“I’ve talked to a lot of alumni over time,” Pura added. “It’s not a lecture they remember; it’s not a formula or that one piece of poetry. It’s the relationships they had with people that makes a long-term impact. As a smaller college, we have an opportunity to make that the strength of the institution.”
Hand in Hand
The main role of an institution like GCC, of course, is to prepare people — both young learners and older career transitioners — for jobs in a still-difficult economy.
To that end, and perhaps more than ever before, the state’s community colleges are working closely with area economic-development bodies and local businesses to bridge the gap between education and career opportunities, to ensure that their graduates have the skills and training required to meet companies’ needs.
That’s especially important for GCC, Pura said, because of its position as the only community college in Franklin County — or neighboring Hampshire County, for that matter.“It is essential, especially up here in Franklin County, that we collaborate with regional employee boards, the Literacy Project, the Center for New Americans, Franklin County Technical School, Smith Vocational School … the more we’re able to collaborate, the more we’re able to do collectively.”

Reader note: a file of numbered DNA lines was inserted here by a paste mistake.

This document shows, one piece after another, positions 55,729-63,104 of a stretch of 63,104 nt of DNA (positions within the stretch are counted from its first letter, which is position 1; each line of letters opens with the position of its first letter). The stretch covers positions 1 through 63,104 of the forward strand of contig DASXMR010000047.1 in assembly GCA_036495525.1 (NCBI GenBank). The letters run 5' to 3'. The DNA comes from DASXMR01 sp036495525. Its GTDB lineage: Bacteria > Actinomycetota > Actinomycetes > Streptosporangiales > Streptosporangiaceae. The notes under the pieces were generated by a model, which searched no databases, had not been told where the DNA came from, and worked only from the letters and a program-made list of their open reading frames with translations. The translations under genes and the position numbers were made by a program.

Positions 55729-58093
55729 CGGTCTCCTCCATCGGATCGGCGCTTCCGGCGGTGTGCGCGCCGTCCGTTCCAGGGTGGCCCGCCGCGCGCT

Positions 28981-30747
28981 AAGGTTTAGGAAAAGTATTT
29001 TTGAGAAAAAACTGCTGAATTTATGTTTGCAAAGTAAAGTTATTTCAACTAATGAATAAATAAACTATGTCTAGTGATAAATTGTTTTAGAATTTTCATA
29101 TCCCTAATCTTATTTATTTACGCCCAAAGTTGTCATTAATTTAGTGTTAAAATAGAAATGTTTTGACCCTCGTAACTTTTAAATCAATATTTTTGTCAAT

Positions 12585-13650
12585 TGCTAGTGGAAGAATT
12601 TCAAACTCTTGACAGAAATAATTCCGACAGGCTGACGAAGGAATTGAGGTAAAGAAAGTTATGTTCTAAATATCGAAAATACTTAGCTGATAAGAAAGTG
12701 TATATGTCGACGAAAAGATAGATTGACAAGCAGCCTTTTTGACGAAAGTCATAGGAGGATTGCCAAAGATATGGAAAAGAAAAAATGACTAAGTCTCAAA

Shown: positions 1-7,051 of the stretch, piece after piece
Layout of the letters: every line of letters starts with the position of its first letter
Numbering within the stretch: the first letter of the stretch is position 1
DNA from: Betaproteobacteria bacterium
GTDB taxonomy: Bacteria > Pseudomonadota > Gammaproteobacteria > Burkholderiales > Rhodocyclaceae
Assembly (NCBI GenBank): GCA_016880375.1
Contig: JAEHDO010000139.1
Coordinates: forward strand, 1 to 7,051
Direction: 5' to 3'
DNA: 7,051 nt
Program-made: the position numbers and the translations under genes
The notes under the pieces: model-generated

One notable collaboration involves Steve Capshaw, the owner of Greenfield-based Valley Steel Stamp, who raised $250,000 from private industry for new manufacturing tools for Franklin Technical School, then got legislators to match it. The result was an effort involving both Franklin Technical School and GCC to boost opportunity in the manufacturing sector.
“With Steve’s commitment, we developed a state-of-the-art lab. The technical school developed a curriculum for their students, and we developed curriculum to reach the worker in transition,” Pura said. “Steve Capshaw is really the reason that happened; he’s certainly a local hero.”